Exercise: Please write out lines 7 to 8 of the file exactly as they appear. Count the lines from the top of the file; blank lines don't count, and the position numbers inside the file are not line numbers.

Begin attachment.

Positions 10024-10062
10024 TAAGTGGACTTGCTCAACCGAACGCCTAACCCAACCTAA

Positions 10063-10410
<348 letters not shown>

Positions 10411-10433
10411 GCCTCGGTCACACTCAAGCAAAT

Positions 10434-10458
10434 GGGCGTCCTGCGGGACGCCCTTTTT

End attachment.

Positions 10434-10458
10434 GGGCGTCCTGCGGGACGCCCTTTTT